Flu reins in local economy
By Jamie Brown
WITH nine of Bart Cummings race horses testing positive to the dreaded equine 'flu, and a long lock-down certain to dampen the Sydney spring racing scene, local punters are anxious to know if Lismore and Ballina race days will get the green light.
For Lismore women, Brenda Harris and Lisa Moffatt the threat of a cancelled race day is too awful to contemplate.
"I've already organised my mum to babysit," said Lisa.
"I've got three dresses to choose from and I've found a fascinator on eBay. But now I don't know if I should buy it."
For Brenda, the official face of Lismore racing, the Spring Carnival season celebrates a beautiful time of year.
"The whole city gets involved," the young mother said.
"Everybody gets dressed up. It's a big thing for Lismore girls."
In fact, the women have been going to the races for the past decade, but only met this year when Brenda ordered a spray tan from Lisa's mobile business.
If race day is cancelled, small businesses like Lisa's will be affected, along with a host of beauty salons and fashion outlets.
For Ballina horse trainer, Stephen Lee the threat of a local viral outbreak is serious.
"We don't want it here," said the veteran trainer of 20 years and the winner of the Northern Rivers Premiership for the past two years.
"It will bugger us."
Mr Lee found out first hand the pain associated with the outbreak, after sending a promising filly to Randwick last Friday to train with Cummings' son Anthony at Randwick.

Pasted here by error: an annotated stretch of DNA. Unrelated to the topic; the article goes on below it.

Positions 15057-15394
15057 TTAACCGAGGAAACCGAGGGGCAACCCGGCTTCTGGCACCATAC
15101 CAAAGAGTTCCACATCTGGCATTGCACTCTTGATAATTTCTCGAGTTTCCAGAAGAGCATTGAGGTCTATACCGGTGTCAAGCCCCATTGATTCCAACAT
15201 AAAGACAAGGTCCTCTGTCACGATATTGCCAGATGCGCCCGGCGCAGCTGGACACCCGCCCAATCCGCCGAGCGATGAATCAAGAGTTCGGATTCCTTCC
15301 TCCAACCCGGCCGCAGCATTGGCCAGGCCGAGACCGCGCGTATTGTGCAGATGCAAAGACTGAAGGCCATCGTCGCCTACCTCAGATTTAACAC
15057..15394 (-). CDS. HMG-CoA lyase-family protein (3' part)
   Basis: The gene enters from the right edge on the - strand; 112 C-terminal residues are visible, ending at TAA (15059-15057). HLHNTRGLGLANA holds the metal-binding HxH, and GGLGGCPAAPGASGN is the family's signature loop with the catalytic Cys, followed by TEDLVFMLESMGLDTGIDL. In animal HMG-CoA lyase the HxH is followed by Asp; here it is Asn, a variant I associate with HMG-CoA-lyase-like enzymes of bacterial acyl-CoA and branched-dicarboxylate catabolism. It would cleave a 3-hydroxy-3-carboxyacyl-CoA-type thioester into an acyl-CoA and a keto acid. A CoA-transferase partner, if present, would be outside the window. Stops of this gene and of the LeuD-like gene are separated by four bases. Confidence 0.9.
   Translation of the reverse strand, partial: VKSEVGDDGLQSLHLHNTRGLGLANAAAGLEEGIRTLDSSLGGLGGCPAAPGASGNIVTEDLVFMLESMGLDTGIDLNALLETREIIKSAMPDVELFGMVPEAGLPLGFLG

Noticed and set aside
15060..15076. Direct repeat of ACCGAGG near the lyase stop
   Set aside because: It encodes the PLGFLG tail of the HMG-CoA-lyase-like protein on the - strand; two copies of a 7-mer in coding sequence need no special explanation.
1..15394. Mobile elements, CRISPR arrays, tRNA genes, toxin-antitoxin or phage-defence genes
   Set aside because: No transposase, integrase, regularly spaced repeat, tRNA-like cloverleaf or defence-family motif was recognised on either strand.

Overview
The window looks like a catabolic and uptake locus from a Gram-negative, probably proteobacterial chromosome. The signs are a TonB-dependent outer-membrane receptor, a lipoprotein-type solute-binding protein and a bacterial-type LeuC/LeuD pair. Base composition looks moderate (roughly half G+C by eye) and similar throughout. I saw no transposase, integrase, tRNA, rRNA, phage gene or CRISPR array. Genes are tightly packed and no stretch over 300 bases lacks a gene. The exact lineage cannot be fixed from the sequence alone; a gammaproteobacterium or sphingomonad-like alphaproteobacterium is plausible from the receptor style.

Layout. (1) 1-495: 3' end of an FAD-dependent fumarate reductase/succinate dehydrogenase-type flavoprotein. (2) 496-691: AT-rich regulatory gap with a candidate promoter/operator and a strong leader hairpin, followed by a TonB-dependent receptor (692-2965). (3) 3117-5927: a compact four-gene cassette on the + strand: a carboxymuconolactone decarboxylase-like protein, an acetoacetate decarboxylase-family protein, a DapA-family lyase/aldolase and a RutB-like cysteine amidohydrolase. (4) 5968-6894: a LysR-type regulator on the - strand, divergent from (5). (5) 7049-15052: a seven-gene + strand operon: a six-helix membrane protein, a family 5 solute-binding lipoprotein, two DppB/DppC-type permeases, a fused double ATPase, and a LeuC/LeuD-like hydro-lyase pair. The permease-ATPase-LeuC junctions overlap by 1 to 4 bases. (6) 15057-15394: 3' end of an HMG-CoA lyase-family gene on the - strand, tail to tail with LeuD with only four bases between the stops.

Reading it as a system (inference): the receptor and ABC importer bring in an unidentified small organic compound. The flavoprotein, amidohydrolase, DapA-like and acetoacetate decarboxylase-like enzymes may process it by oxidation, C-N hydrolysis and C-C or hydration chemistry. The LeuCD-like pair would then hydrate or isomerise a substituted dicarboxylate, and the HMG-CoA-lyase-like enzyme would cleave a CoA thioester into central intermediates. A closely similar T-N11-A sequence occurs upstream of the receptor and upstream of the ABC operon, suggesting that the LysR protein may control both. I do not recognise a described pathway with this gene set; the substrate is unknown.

The horse, named Flying Feline, is owned by Lee and some others and produced two wins and a second from three starts. Now it faces months of confinement and an uncertain future.
"We are devastated," he said.
"Without racing there is no industry. People don't realise the extent of our industry. My operation alone costs me $8000 each week before I even open my doors.
"Up here on the North Coast we are very nervous. We are lucky we haven't had an outbreak - we might be far enough away."
Ballina trainer, Danny Bowen said the outbreak was downright scary.
A horse trainer since 1969, the industry veteran said this was the worst season in his experience.
"This is all being done for the love of the horses, but without races there is no work," he said. "We can still work with the animals, but we can't even put them out to pasture to cut owners' costs.
"Hopefully, our horses all have good owners, but how long can you go on like this?"